Billy Elliot

UK 2000

Reviewed by Claire Monk


Our synopses give away the plot in full, including surprise twists.

County Durham, 1984. Eleven-year-old Billy endures the hardship of the year-long miners' strike, living with his striking father, brother Tony and grandma. During a boxing lesson, Billy becomes fascinated with a ballet class being conducted in the same hall. Dared to join the session by the teacher, Mrs Wilkinson, he shows talent and secretly drops boxing for her class. When his father finds out, he bans Billy from further lessons. Convinced of Billy's potential, Mrs Wilkinson trains him for free, preparing him for a regional audition for the Royal Ballet School. Tony is beaten up by the police and arrested, causing Billy to miss the audition. Mrs Wilkinson urges Billy's dad to support him, but a row ensues.

At Christmas, Billy breaks into the village hall with his friend Michael and dances. His father sees him and recognises his son's talents. Now determined Billy should audition for the ballet school, his dad plans to return to work to pay for the trip to the audition, but is dissuaded from doing so by his fellow strikers, who help him raise the fare. Following an audition, Billy is offered a place at the school. Later, Dad and Tony travel to London to see Billy in Swan Lake.


Hailed as the next likely feelgood British hit, Billy Elliot, like Brassed Off and The Full Monty before it, revisits the formerly industrial north of England - here, a colliery town during the miners' strike of the mid 80s. The feature debut of theatre director Stephen Daldry, it also replicates the earlier two films' curious, but very Blairite, narratives where post-industrial despair and masculine crisis are resolved through an engagement with the entertainment or cultural industries. (Here, Billy's dreams of becoming a ballet dancer create tensions between the 11-year-old and his striking dad.) But Billy Elliot reconfigures these ingredients rather than simply reheating them. While it lacks the dreamlike ambiguity of Lynne Ramsay's Ratcatcher, its quirky focus on the transitional zone between childhood and adulthood recalls that film as much as its more commercial precursors.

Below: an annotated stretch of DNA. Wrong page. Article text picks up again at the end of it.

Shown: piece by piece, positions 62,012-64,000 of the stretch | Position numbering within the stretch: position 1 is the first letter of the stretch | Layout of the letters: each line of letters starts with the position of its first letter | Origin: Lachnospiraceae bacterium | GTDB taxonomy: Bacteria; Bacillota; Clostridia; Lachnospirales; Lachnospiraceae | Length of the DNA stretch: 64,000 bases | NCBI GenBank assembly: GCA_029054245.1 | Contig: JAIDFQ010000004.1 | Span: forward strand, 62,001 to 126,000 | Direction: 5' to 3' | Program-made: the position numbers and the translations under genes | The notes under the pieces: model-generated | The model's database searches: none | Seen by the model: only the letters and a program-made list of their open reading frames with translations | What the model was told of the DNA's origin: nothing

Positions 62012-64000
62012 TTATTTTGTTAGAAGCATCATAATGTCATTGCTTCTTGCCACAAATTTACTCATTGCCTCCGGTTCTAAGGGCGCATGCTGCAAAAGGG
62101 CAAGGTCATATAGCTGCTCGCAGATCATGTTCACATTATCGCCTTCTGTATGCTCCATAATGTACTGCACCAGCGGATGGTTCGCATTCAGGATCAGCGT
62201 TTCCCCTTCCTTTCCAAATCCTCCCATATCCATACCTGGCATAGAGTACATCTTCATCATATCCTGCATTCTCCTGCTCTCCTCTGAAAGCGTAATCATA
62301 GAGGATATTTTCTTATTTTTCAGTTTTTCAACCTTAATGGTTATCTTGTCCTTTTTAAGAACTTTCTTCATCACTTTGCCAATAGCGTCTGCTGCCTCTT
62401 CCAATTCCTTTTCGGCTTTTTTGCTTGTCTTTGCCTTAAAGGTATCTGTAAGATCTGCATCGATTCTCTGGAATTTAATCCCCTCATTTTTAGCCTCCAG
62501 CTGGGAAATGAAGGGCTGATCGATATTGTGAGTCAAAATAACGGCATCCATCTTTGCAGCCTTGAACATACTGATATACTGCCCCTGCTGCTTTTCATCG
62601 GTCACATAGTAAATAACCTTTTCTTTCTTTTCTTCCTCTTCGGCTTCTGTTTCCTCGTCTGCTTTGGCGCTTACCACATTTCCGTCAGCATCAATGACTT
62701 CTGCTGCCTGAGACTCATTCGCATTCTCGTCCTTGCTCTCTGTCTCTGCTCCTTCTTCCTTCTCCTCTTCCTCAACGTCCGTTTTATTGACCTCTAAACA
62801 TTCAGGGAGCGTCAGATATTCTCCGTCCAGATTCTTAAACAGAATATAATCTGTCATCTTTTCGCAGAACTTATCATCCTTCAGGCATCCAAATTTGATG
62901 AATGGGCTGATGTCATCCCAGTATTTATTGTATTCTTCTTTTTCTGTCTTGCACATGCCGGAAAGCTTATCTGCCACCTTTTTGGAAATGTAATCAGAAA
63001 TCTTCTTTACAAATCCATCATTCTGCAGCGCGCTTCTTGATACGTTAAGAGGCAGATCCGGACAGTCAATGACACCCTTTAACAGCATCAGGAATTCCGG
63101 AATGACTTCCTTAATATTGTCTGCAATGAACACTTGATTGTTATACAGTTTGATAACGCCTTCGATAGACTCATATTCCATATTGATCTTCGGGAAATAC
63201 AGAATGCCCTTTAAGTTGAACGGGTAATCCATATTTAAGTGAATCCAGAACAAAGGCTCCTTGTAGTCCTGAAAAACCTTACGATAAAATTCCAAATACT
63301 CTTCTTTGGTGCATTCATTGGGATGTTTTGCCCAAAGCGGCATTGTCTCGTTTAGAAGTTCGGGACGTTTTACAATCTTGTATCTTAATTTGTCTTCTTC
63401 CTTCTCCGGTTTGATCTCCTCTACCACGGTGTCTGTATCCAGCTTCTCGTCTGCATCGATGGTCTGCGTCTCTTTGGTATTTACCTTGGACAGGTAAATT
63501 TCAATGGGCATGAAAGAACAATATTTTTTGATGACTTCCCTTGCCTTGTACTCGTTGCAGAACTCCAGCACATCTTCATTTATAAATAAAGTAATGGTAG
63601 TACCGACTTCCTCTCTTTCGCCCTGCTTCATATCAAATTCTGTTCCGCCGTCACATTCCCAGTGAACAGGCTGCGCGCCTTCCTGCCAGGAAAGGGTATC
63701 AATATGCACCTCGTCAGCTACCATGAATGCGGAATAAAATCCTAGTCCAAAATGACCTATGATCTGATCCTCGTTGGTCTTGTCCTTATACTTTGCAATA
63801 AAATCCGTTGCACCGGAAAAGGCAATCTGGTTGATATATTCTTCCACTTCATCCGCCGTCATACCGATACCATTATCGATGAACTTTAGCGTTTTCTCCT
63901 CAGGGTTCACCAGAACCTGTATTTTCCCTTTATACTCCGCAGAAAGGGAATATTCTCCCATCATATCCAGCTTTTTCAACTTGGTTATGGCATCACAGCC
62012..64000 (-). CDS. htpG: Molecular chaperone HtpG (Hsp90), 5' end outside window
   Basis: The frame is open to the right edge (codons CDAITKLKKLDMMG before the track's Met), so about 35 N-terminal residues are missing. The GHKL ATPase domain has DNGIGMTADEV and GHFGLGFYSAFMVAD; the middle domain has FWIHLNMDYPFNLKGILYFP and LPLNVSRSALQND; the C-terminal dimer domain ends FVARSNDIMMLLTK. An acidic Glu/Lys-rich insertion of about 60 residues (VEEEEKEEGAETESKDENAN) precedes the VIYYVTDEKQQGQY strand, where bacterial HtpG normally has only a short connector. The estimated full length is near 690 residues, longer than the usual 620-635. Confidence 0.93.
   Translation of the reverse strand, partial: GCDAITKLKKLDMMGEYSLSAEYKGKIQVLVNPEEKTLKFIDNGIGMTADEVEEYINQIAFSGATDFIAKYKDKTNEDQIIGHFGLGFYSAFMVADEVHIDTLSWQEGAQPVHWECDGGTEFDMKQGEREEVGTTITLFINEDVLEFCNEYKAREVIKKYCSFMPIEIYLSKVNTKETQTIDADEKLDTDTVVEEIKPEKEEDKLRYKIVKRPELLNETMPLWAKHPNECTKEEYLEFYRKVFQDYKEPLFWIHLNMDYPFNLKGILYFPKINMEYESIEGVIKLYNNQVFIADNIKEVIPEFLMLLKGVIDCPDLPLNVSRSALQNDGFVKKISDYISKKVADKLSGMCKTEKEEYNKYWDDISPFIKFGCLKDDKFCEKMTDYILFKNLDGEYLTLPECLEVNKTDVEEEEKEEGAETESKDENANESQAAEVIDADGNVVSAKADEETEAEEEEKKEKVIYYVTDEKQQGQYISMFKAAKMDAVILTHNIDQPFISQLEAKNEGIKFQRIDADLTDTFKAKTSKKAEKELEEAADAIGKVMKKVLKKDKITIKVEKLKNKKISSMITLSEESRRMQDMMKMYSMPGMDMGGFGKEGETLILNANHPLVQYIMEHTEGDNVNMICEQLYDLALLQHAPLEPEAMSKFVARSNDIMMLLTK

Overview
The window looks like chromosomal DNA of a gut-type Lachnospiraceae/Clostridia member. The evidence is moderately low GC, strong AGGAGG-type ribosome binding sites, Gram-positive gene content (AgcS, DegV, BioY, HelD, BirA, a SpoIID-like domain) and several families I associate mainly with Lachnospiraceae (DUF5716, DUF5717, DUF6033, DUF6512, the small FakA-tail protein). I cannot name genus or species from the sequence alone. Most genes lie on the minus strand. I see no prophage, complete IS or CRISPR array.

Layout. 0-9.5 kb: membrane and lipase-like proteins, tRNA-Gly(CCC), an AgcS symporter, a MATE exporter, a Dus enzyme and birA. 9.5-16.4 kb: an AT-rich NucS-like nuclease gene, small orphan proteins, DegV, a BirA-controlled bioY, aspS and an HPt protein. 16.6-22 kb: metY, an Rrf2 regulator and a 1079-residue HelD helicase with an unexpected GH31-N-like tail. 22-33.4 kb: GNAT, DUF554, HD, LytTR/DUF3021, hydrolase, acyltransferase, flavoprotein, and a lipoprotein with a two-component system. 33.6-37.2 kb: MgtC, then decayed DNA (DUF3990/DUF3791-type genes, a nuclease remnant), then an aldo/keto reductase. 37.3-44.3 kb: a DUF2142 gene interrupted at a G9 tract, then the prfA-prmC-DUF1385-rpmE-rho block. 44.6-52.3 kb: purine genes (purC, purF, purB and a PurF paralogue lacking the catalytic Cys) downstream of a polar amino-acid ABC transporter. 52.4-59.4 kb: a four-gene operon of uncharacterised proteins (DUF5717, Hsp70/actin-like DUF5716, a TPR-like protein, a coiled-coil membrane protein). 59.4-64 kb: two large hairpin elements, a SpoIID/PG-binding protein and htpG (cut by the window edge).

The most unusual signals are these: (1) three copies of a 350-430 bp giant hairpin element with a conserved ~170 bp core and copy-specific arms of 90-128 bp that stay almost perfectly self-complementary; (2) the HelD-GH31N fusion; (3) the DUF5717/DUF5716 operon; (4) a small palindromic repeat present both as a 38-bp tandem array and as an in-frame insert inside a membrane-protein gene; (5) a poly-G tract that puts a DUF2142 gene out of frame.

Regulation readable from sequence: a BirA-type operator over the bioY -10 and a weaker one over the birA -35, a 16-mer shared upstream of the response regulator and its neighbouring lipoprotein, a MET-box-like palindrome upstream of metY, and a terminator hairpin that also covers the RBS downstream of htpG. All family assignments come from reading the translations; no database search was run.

Daldry and screenwriter Lee Hall's film also feels a lot truer to authentic experience than The Full Monty or Brassed Off, perhaps because it's less fraudulently upbeat. Major credit must go to Jamie Bell as Billy: gangly and sandy-haired, he's a knockout dancer who also perfectly conveys an adult-child mix of mouthy defiance and sensitive introspection. Billy's circumstances are signalled with quiet economy. When his dad smashes his late mother's piano with an axe, we assume this is yet another act of aggression. But then we see the piano hammers burning as firewood. The gulf of class and culture which Billy will have to cross if he is accepted at the Royal Ballet School is never discussed; yet we only have to see Billy and his father cowed by the school's neo-classical interior to feel (wrongly) that Billy will never join this world.

Where Brassed Off and The Full Monty's trips to declining industrial heartlands proved to be excuses for emotive male bonding, Billy Elliot's boy-doing-ballet premise leads to a more equivocal relationship to dominant masculinity. At times, the film seems embarrassed by the burden of sexual/gender politics attached to its theme. The script, and Billy's robust dancing (which owes more to Michael Flatley than Frederick Ashton) work overtime to assure us that it's "not just poofs" who do ballet. Unfortunately for Billy, the example he cites to his dad here is Wayne Sleep, a dancer as camp as they come. But the film's notion of acceptable male identities is more polymorphous than this joke suggests. When unveiled as a cross-dresser, Billy's best friend Michael claims to have picked up the habit from his dad. Later, it becomes clear Michael is attracted to Billy. Billy doesn't reciprocate, but this doesn't provoke a crisis in their friendship, either. Billy's own sexuality remains undefined: he may not fancy Michael, but he is equally uninterested in his teacher Mrs Wilkinson's daughter Debbie.